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ASEAN : political and diplomatic role towards the new international economic order


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de Zoysa, Mahadura Osweled A 1980 , 'ASEAN : political and diplomatic role towards the new international economic order', Research Master thesis, University of Tasmania.

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The Association of South East Asian Nations (ASEAN) was
established in 1967, with the signing of the Bangkok Declaration
(ASEAN Declaration) by Indonesia, Malaysia, the Philippines,
Singapore and Thailand. When ASEAN was established, it was conventional
wisdom that the new organization would be short-lived and
many observers thought that ASEAN would probably be destroyed by
disputes between the member countries. Despite these early speculations
on its long-term viability, ASEAN has gradually grown as
an important regional grouping, with increased recognition from the
outside world, and has played a very significant role in the promotion
of regional co-operation in political and economic affairs
during the last twelve years.
The promotion of regional economic co-operation was the principal
objective of ASEAN at its founding in 1967. However, an
analysis of the factors accounting for the formation of ASEAN suggests
that it was not established primarily as a vehicle for
economic development in the member countries. The five countries
grouped themselves together in 1967 mainly for political and security
reasons. The political objectives of the five countries were twofold.
The first objective was to build up regional political cohesion
as a counter-weight to the great powers who appeared to be
competing with each other in regional political affairs. The
second objective was to strengthen the national stability of the
five countries in the face of the growing communist threat which
was perceived to be of two kinds - an internal threat from communist
subversion and insurgency and an external threat from China.
However, because of the sensitive nature of international and
regional political environment, ASEAN was initially formally limited
to activities such as the promotion of regional co-operation in
economic, social, cultural, educational, scientific and administrative
fields. These were areas of a non-controversial nature.
The early 1970's marked the beginning of a new era in the
Southeast Asian political environment. The U.S.A. was gradually
withdrawing from the Vietnam war while developing friendly relations
with China. The relations between the U.S.A. and the Soviet Union
had also entered into a new era and the word 'detente' became a
watchword in the Soviet-American relations. The Great Cultural
Revolution in China came to an end and China appeared to have changed
its aggressive policy towards the ASEAN countries since the end of
the Cultural Revolution. The Indo-Chinese war came to an end in
1975 with the fall of South Vietnam, Cambodia and Laos into the
communist •hands and the new Indo-Chinese communist states were predominantly
occupied with the re-construction of their economies.
All these factors combined to bring a relatively stable political
environment into Southeast Asia in the mid-1970's at least for a
short period.
These political developments have had a profound impact on
ASEAN. In particular, the changing attitudes of China towards ASEAN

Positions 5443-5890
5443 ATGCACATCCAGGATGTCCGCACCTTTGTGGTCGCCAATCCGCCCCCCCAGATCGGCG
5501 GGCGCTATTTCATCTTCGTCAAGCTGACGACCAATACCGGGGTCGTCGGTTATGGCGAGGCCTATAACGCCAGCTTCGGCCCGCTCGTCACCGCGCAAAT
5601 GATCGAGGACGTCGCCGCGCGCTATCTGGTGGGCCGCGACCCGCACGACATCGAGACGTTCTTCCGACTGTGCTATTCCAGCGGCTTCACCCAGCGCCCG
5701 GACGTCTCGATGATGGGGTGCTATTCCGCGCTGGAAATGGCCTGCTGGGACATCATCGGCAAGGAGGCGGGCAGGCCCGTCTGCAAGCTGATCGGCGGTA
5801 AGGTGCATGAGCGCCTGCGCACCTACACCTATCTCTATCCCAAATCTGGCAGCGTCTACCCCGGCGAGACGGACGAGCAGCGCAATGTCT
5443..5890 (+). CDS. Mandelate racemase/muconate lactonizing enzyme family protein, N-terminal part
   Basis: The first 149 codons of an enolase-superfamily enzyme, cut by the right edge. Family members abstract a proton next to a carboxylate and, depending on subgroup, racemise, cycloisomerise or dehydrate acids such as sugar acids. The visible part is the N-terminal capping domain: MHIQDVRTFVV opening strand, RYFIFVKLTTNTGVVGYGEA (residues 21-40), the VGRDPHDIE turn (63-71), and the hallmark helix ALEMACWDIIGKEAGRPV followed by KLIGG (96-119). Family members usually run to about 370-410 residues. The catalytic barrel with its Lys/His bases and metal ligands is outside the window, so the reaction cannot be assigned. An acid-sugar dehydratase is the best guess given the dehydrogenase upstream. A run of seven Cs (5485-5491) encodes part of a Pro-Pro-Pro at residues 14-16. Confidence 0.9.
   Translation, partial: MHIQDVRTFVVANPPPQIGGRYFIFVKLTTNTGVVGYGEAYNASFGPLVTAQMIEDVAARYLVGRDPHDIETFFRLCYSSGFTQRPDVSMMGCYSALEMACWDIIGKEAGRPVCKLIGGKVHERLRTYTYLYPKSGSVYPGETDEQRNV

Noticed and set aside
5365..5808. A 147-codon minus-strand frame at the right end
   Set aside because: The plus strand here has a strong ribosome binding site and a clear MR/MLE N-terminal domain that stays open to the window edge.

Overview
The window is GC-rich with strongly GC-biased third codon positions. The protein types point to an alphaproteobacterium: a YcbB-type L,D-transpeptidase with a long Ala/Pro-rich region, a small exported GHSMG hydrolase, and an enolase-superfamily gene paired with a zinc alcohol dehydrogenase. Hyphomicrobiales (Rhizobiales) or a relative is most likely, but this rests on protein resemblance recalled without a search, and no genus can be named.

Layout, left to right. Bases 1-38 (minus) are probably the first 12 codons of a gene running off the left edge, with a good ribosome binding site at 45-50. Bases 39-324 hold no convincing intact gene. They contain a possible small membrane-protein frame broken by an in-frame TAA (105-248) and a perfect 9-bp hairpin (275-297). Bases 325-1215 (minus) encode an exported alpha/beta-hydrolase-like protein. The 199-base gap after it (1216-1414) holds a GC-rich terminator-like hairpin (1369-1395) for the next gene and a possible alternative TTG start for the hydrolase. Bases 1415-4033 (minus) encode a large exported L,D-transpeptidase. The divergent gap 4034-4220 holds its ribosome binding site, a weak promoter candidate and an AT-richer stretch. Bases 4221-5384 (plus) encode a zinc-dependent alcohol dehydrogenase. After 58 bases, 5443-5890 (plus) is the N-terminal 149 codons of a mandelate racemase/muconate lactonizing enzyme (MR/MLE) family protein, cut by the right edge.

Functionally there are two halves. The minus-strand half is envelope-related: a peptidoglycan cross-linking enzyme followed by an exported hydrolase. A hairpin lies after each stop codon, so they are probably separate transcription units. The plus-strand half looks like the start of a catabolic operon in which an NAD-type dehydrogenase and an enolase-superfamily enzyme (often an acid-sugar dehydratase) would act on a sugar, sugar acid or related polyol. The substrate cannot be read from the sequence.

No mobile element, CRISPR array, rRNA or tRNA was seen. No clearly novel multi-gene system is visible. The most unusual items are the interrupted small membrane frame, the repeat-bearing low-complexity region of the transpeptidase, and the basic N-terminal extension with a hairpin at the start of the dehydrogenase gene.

countries have considerably reduced the fear of external communist
threat to them. That, in turn, has caused the ASEAN countries to
place greater emphasis on internal political stability. As a consequence,
such issues as economic development and regional economic
co-operation have begun to gradually overshadow the previous
regional preoccupation with security and defence. The ASEAN has
realised that economic and social progress in the member countries
is the best weapon to combat internal communist subversion and
As ASEAN economies are export-led economies, international
trade plays an important role in the economic development of these
countries. Except in the case of Singapore, the economies of the
ASEAN countries are based on agriculture and mining industry. They
produce raw materials and commodities which have been the main
sources of foreign exchange for these countries. In recent years,
most of the international commodity markets have been characterised
by such features as deteriorating terms of trade, fluctuating prices
and demand and increased use of substitution in consumer countries.
The instability in the commodity markets has resulted in the instability
of export earnings which in turn has considerably weakened the
economic development of the ASEAN countries in recent years. One
adverse consequence of this heavy dependency on the export of primary
products has been the growing international indebtedness of
the ASEAN countries as their export earnings have always been
exceeded by their import expenditures.
The recent efforts of the ASEAN countries to diversify exports
through a process of industrialization have been weakened by a
number of factors of which the marketing of manufactured products
is the most important. The internal markets of the ASEAN countries
cannot provide adequate outlets for goods manufactured in these
countries due to the low level of the purchasing power of the people.

Item Type: Thesis - Research Master
Authors/Creators:de Zoysa, Mahadura Osweled A
Keywords: ASEAN, Economic development
Copyright Holders: The Author
Copyright Information:

Copyright 1980 the Author - The University is continuing to endeavour to trace the copyright
owner(s) and in the meantime this item has been reproduced here in good faith. We
would be pleased to hear from the copyright owner(s).

Additional Information:

Thesis (M.A.)--University of Tasmania, 1981. Bibliography: l. 198-205

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